Learn digital photography tips for to make your photographs like a professional.
Photography Basics (the very basics)
Too much light creates an over-bright image with white spots: parts of the image are Over-Exposed Too little light creates an under-bright image with black spots: parts of the image are Under-Exposed Getting the best exposure can be difficult in scenes with contrasting light
Exposure can be controlled mainly through two lens settings: Aperture and Shutter Speed
Aperture is the size of the gap light is let through in the lens similar to an eyes pupil Low f-stop = High aperture = Large gap = More light = Higher Exposure High f-stop = Low aperture = Small gap = Less light = Lower Exposure - Aperture is measured in f-stop numbers (e.g. f/2.1 or f/8.3) - The higher the f-stop, the lower the aperture, the smaller the gap (and vice versa)
Shutter Speed is the length of time the cameras lens shutter is open in other words, how long the camera spends taking the picture Long Shutter Speed Short Shutter Speed --Long shutter speeds spend more time letting light in, which can help Long shutter speeds spend more time letting light in, which can help in dark environments and create artistic blur effects with movement in dark environments and create artistic blur effects with movement --Short shutter speeds spends less time letting light in, which allows Short shutter speeds spends less time letting light in, which allows for quicker pictures and the ability to freeze time in great detail for quicker pictures and the ability to freeze time in great detail
- To get a good exposure on manual mode, you have to make sure the aperture and shutter speed balance each-other out correctly for the sort of photo you want - Most digital compacts/SLRs on automatic mode will judge the aperture and shutter speed for you when taking a picture but you can still change an exposure compensation setting to alter what it thinks is correct if it gets it wrong Practice makes perfect! Remember: On most SLRs you can switch on: Aperture Priority (you pick the aperture, the camera picks the shutter speed), or Shutter Priority (you pick the shutter speed, the camera picks the aperture compacts usually have this too) depending on which is most convenient for what you want
Blurry Blues Have to be careful blur is not always obvious at first! Can be caused by low light, fast movement, unsteady camera, falling out of focus, using long zoom, slow shutter speed
- Use a tripod or lean against something firm - Switch on self-timer or use a remote control (some cameras have anti-shake technology) Focus Make sure youre in focus and focusing on the right part: auto-focus sometimes gets confused Switch on macro mode (and use a macro lens on SLRs) when shooting closeups No Macro Macro
The longer a picture is being taken, the more chance there is that movement/unsteady camera will cause it to blur so a fast shutter speed is desirable for sharp snapshots (remember you will have to compensate the aperture to keep it in good exposure) No flash Flash Using flash creates enough light to allow a fast shutter speed very good for capturing movement, but short range and can lose background Low ISO High ISO ISO affects the cameras sensitivity to light: Low ISO = less sensitive to light, slower shutter speed (likely to blur in low light, but little grain) High ISO = more sensitive to light, faster shutter speed (less likely to blur, but more grain)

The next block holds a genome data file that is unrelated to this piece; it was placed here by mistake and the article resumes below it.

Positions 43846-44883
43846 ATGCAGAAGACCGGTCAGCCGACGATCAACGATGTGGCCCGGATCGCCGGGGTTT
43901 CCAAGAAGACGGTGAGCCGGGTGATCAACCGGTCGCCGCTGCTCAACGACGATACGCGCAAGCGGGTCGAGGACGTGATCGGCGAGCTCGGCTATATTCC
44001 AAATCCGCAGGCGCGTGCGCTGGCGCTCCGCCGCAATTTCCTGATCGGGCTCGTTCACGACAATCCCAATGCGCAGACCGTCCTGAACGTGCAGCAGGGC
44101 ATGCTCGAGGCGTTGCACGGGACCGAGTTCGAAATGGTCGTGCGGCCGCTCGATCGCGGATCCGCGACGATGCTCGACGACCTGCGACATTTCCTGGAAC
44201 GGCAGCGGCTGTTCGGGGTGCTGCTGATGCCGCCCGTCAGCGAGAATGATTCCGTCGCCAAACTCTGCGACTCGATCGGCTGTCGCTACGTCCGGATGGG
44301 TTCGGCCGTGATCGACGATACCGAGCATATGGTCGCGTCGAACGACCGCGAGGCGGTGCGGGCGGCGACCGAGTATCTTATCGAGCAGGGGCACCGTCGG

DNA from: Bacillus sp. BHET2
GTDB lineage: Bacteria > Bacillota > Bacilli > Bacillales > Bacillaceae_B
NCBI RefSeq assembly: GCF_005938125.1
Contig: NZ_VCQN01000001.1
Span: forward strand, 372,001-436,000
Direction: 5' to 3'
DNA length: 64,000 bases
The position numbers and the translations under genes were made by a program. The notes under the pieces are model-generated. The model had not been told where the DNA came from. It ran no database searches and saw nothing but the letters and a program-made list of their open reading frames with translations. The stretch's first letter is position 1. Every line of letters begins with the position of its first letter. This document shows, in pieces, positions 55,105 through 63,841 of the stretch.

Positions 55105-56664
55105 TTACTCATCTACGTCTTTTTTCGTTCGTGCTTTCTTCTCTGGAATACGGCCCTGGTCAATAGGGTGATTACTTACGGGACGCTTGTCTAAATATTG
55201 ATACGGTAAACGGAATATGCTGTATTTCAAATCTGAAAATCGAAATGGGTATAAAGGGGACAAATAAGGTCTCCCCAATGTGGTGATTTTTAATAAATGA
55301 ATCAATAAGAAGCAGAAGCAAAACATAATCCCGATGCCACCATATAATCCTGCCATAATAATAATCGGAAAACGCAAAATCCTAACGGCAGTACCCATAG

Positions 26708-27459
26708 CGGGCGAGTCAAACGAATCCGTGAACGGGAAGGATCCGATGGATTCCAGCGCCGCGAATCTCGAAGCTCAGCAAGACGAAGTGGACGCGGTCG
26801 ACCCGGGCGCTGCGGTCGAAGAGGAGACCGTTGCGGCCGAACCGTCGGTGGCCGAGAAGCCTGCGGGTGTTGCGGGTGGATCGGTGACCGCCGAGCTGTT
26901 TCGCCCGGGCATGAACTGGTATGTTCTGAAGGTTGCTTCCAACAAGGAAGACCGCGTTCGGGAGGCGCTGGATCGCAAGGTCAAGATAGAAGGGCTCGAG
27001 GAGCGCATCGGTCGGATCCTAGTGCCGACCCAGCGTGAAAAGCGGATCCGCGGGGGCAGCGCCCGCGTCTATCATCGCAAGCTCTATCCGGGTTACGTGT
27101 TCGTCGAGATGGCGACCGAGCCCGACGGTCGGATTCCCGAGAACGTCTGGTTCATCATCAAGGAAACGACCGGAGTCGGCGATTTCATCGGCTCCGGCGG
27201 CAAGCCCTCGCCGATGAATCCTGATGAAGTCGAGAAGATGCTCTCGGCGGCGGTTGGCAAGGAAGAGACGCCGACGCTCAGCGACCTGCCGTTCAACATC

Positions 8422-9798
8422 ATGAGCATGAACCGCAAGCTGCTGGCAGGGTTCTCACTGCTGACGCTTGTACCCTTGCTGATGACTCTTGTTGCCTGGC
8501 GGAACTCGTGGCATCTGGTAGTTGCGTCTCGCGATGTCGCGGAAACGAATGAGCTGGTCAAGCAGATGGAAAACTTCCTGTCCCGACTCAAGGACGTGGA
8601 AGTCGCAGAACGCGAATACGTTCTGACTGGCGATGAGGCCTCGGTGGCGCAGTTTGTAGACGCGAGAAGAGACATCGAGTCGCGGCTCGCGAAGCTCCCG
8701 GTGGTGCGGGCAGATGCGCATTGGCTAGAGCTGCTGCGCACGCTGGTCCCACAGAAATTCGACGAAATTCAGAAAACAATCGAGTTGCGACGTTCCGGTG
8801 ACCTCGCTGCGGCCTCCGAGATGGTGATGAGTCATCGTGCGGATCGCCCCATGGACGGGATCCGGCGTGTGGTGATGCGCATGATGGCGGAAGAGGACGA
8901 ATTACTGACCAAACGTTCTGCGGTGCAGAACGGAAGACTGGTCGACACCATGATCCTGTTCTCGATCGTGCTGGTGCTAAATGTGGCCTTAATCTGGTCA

Getting the Light Right Getting a professional photograph thats not too bright or dark is about getting the right exposure so make sure your aperture and shutter speed are suitable for the situation (and balancing eachother correctly) Shorter Shutter Speed Shorter Exposur e Longer Shutter Speed Longer Exposur e Longer shutter speeds (or long exposure) capture more detail in dark scenes and can allow for more elaborate light trail effects (though you might not want one or the other, in which case you could balance it with the aperture differently)
Low ISO Low ISO, Long Exposure High ISO, Long Exposure Remember aperture, shutter speed, flash and ISO all combine to affect the image be careful not to forget what youve set them to! No Flash Flash Digital cameras sometimes get confused trying to recreate colours, and the picture goes a different tint because the cameras idea of white is off so we can change the white balance setting to compensate: -Automatic: Usually guesses correctly, but not always -Custom: Focus on something white for it to remember Flash can be essential for getting snapshots in the dark, but can lose shadows, reflect off surfaces and lose depth of colour -Tungsten: Indoors, under tungsten/incandescent/bulb lighting -Fluorescent: Under fluorescent lighting -Daylight/Sunny: Outdoors on a bright day -Cloudy: Outdoors on a cloudy day -Flash: To compensate for flash -Shade: In shaded areas
Framing the Scene - Digital screens/viewfinders tend to be more accurate in framing the pictures you take - Dont always (or never) shoot your subject in the centre of the shot laying the scene out according to thirds can be more interesting/satisfying - You can use Photoshop or other digital imagery software to crop unwanted bits out of your photos
- Vary between landscape and portrait - Try to keep the horizon/background objects lined up straight (unless you are throwing them off for artistic effect) - Try zooming/not zooming where it might not be expected - Rather than capturing the whole of something, try taking a strange angle and shooting just part of it (perhaps close up in macro mode)
Final things to remember These are only guidelines every rule has an exception! Theres a lot more to learn and discover! Always remember your framing and exposure! PRACTICE MAKES PERFECT!